The TSYNC message 60 terminates in another four-word group that contains a value indicative of the average processor-unit-to-processor-unit transit time during a first pass of the TSYNC message 60.
Receipt of the Time Synchronization Message: First Pass
FIG. 5 diagrams the steps taken by each processor unit 12 when a TSYNC message is received. As the flow chart of FIG. 5 indicates, the first activity performed by the receiving processor unit 12 is to store, in the TCB, (FIG. 2) the time of receipt (using RAW CLOCK) of the TSYNC message, together with the identification (ID--from message word 64) of the creator of the TSYNC message being received. At 82, the receiving processor unit 12 determines whether the just-received TSYNC message is on its first pass or second pass by checking the P2 field of the TSYNC message word 74. If FALSE, indicating the message is in its first pass, activity presses to step 83. If, however, the P2 flag is TRUE, activity is transferred to routine C, illustrated in FIG. 6, which will be discussed below.
The processor unit 12 next checks, at 83, memory location 18d of the TCB to determine if its processor clock has previously been set and is in synchronization with the clock of at least one other processor unit 12 of the multiprocessor system 10. The reason for this step, as indicated earlier, is to ensure that the method is not degraded by creating large variances by incorporating processor clocks that are not in synchronization. For example, the system is structured for fault-tolerant operation, allowing processor units to be removed and replaced almost at will. When they are replaced, the system clock of that processor is indeterminate until set, and could significantly affect any averaging method if incorporated. Accordingly, until set, each processor unit contains in its TCB area of memory 18 the SYNC flag at memory location 18d which, when the system clock of the processor unit is set and synchronized, is set to a TRUE.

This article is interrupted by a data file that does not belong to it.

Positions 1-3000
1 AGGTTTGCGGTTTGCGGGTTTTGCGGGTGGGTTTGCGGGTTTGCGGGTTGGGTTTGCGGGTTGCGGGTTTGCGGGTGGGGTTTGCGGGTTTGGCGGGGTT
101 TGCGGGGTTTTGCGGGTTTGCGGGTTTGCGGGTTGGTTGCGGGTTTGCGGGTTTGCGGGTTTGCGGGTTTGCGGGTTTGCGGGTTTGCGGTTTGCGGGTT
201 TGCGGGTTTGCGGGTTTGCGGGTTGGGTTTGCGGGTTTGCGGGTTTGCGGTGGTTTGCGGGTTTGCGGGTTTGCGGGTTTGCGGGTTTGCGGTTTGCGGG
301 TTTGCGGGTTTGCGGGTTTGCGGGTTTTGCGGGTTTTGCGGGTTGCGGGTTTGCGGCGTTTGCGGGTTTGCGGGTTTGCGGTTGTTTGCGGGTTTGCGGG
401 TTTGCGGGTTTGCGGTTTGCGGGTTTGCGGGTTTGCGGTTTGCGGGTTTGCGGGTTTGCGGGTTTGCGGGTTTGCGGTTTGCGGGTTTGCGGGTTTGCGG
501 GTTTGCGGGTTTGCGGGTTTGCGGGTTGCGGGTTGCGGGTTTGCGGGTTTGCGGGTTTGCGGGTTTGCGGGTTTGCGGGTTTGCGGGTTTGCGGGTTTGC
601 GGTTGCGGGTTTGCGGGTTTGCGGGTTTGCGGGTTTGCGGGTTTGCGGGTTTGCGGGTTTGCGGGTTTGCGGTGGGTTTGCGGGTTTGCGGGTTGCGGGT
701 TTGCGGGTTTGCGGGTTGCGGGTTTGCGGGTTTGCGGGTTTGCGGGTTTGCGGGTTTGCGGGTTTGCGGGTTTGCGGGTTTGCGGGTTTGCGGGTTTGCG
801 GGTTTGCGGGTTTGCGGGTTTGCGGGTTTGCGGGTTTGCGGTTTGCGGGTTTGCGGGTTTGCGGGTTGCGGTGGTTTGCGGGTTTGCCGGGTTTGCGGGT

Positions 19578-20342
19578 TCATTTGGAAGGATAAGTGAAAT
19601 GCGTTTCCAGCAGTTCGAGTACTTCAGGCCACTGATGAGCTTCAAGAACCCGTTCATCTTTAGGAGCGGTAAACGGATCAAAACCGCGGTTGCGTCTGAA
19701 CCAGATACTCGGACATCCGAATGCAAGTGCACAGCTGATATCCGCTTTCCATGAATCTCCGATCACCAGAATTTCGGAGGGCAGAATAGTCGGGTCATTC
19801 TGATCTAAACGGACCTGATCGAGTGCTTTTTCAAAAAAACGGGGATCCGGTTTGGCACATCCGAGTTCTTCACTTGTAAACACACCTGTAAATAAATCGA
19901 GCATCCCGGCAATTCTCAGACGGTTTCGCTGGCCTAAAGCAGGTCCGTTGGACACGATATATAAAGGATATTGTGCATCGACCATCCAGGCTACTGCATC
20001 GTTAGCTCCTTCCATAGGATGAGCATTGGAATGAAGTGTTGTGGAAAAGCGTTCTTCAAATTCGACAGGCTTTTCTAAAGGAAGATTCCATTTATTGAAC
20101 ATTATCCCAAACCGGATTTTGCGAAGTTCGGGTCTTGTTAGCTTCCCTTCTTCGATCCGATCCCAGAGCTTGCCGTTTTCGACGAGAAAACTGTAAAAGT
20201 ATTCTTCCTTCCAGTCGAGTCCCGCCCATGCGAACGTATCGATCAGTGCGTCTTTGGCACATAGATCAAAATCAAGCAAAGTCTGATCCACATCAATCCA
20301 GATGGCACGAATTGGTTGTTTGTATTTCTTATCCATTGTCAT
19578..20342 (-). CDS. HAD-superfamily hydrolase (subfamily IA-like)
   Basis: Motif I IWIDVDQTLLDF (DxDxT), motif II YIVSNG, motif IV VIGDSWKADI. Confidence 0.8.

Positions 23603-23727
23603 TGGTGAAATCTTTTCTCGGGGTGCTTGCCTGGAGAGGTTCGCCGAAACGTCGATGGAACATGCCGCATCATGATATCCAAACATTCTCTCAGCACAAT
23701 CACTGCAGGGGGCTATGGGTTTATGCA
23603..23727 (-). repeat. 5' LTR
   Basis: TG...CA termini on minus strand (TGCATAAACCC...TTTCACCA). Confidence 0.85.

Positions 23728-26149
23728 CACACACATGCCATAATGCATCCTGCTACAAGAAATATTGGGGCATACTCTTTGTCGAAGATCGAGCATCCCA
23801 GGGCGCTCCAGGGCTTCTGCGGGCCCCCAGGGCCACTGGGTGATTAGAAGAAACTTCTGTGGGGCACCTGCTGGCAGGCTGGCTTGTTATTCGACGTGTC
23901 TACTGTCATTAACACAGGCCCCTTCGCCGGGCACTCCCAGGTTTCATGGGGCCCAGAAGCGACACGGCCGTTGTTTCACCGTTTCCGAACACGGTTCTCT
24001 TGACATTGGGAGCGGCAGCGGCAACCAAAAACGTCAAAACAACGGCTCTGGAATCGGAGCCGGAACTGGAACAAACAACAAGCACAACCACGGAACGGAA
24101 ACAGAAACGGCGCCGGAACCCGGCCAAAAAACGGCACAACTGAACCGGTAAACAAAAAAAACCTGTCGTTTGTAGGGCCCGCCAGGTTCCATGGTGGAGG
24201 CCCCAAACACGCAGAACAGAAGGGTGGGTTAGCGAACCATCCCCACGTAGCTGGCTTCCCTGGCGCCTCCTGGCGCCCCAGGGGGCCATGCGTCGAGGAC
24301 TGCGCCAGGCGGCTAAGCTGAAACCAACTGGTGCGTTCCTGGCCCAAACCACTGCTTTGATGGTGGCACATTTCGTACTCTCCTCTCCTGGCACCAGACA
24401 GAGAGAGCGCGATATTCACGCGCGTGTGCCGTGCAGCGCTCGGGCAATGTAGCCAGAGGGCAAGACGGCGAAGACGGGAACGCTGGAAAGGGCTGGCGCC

If, however, the SYNC flag is FALSE, indicating that the system clock of the processor is yet to be synchronized, the processor unit 12 will proceed to step 86 to determine if the TSYNC message was originated by this processor unit 12 by checking the ID again. If not, processor unit 12, at step 88, with resend the TSYNC message to the next processor unit 12 on its right.
If, on the other hand, the test at step 84 is TRUE, indicating the processor unit 12 is in synchronization (and, therefore, eligible to contribute to the synchronization process), the processor unit will proceed from step 84 to step 90, and perform the following steps:
a. First, it will add the value of its processor clock (more accurately, RAW CLOCK) to the CLKSUM field 72 (FIG. 4) of the TSYNC message;
b. The VOTECNT field 68 (message word 64) will be incremented to indicate that the processor unit 12 has contributed to the synchronization method; and
c. The processor unit 12 will add the value of VOTECNT to the value contained in the TRANSITSUM field, creating or maintaining a value that indicates how many processor-to-processor transits are incorporated in the CLKSUM value.
The processor unit 12 proceeds to step 86 to check the ID field 66 of the TSYNC message 60. If the ID value matches that of the processor, indicating that the message originated from that processor unit, the path to step 100 is taken. On the other hand, if the ID value does not match that of the processor unit 12, it will then proceed to step 88, where the TSYNC message is sent to the processor unit 12 "on its right" according to the routing mask 70, and return to other activity.